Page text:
MOR and ECCAIRS
The Electronic MOR reporting systems is currently under development and this page is provided as prior notice of the new system which is planned for autumn 2013
Reporting of Accidents, Incidents and Occurrences
An aviation safety related event must be reported according to its category as below:
- Serious Incident; or
- Reportable Occurrence.
An accident generally relates to those occurrences where:
- people are fatally or seriously injured; or
- a failure adversely affects flight characteristics of an aircraft; or
- an aircraft is missing or inaccessible.
OTAR 1 or ICAO Annex 13 should be consulted for the full definition.
The Civil Aviation (Investigation of Air Accidents and Incidents) Regulations provides details on the reporting and investigation of Air Accidents and Serious Incidents.
Accidents must be reported to the Air Accidents Investigation Branch (AAIB) and to the Director of Civil Aviation in the shortest possible time. An accident is not a Reportable Occurrence and so a Mandatory Occurrence Report is not needed.
A Serious Incident is generally defined as a circumstance where there was a high probability of an Accident. See ICAO Annex 13 for the full definition. A Serious Incident should be reported in the same way as for an Accident.
Certain occurrences must be reported under the Mandatory Occurrence Reporting (MOR) scheme. A reportable occurrence is generally defined as a circumstance that if not corrected could endanger an aircraft, its occupants or any other person. Any person involved in the operational aviation industry may report an MOR. Definitions and details on Mandatory Occurrence Reporting can be found in OTAR 13 and OTAC 13-1.
If you are unsure whether an occurrence is reportable, report it anyway. You can use the scheme to submit reports on an incident which fall outside the definition of a reportable occurrence.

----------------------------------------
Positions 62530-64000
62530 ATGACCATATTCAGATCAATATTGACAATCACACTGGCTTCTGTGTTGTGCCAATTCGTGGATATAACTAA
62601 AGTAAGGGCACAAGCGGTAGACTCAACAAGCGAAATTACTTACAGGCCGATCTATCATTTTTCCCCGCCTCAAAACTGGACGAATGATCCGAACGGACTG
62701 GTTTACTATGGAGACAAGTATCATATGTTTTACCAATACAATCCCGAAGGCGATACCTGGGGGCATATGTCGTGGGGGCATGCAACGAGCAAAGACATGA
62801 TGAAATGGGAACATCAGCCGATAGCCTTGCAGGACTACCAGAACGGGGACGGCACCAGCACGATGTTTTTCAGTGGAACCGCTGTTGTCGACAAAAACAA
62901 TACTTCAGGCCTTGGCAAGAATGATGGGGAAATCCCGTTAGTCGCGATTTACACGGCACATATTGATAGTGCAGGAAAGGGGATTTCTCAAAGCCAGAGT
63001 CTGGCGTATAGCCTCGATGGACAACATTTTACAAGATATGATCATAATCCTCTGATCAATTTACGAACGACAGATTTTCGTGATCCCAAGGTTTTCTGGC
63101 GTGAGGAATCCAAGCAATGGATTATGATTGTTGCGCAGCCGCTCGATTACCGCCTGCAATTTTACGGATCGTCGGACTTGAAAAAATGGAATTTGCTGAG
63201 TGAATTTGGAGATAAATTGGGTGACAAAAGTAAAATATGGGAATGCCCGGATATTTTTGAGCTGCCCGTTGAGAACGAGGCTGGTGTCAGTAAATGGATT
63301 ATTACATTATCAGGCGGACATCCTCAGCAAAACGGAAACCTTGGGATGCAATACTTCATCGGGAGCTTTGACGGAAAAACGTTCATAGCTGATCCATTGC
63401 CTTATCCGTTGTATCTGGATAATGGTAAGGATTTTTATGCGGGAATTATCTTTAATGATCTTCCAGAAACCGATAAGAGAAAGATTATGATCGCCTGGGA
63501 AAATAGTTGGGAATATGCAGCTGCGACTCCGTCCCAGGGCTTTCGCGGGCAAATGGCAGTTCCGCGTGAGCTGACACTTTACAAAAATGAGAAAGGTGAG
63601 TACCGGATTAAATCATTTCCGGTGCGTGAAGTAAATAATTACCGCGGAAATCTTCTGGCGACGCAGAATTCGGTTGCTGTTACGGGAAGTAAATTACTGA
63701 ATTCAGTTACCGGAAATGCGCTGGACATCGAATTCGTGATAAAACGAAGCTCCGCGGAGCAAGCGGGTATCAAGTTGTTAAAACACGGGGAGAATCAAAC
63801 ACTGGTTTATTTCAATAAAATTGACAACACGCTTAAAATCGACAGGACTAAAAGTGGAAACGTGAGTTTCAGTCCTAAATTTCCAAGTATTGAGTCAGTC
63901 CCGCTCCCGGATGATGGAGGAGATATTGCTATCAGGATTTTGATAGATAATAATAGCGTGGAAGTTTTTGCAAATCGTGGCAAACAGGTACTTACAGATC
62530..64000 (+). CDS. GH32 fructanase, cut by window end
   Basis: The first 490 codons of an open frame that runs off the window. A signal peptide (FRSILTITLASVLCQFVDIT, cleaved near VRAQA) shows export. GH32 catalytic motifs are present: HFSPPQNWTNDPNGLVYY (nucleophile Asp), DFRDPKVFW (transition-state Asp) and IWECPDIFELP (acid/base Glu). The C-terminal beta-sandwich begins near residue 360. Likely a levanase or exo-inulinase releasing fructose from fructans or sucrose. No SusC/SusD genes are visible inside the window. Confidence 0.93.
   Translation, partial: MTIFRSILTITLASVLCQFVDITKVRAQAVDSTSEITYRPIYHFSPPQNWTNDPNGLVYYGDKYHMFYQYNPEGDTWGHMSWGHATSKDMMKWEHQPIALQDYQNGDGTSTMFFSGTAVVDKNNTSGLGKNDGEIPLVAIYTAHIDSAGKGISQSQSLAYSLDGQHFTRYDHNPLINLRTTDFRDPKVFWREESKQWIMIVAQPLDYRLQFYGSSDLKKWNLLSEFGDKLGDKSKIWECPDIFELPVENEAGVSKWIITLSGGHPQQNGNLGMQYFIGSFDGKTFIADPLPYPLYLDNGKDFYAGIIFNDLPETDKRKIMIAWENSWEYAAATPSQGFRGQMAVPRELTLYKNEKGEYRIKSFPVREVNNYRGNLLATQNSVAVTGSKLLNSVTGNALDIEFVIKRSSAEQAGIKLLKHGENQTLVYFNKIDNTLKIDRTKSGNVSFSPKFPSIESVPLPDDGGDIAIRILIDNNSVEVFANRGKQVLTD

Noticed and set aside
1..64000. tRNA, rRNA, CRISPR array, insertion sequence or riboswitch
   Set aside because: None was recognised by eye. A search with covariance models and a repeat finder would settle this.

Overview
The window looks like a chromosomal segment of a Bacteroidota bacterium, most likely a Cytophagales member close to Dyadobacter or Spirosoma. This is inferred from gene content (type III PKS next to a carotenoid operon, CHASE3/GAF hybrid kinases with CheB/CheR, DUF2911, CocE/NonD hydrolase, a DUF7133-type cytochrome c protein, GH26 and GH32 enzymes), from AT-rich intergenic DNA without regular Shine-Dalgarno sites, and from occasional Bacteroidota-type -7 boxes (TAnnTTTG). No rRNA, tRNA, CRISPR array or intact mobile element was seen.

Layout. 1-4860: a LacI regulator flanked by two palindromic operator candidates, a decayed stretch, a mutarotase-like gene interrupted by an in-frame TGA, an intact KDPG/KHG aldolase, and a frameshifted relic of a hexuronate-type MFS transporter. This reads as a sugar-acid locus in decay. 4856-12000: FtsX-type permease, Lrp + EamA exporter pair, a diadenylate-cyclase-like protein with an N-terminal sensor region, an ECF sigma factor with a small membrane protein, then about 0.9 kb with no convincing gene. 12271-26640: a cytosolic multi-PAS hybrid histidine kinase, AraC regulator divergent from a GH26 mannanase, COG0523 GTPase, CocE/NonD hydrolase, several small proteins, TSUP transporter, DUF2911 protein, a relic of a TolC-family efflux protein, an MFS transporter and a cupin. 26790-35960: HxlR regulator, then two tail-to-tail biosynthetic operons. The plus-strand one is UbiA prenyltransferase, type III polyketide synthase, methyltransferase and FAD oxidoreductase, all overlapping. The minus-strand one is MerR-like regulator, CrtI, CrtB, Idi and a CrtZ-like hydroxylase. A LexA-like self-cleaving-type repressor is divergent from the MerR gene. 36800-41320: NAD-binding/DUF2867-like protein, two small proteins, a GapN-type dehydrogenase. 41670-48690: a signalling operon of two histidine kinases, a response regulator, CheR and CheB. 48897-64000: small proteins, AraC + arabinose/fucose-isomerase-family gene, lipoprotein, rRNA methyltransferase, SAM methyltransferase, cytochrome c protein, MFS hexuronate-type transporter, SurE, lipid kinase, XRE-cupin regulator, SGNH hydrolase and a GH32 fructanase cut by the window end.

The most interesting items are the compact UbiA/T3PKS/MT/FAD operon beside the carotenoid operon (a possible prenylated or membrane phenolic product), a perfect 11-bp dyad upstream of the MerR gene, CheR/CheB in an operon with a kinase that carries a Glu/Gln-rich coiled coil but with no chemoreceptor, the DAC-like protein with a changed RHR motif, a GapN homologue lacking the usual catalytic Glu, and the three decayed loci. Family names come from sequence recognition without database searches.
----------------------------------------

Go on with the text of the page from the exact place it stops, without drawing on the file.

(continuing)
The sole objective of Mandatory Occurrence Reporting system is for the OTAA to improve air safety by disseminating to industry information on common cause hazards identified through trend analysis of the MOR database. The MOR system will not be used to attribute blame or liability.
A “Reportable Occurrence” must be notified to the Director of Civil Aviation by completing one of the electronic forms at the links below. Please note that you must enter your email address on the form as this will be used to send a confirmation of receipt.
General Occurrences – Form OT 1601 (Forms planned to go live in autumn 2013)
Air Traffic Control – Form OT 1602 (Forms planned to go live in autumn 2013)
Air Traffic Service Engineering – Form OT 1603 (Forms planned to go live in autumn 2013)
All Occurrence Reports are treated confidentially by the OTAA to protect the identity of named individuals and to encourage full and free reporting wholly in the interests of improving safety. The Director of the OTAA may be contacted in confidence in relation to any queries of the confidentiality and submission of unidentified MORs.
Birdstrikes must be reported separately using the electronic submission system. Where a birdstrike causes a “reportable occurrence”, an MOR must also be submitted. Dangerous goods incidents and accidents must be reported in accordance with OTAR 13.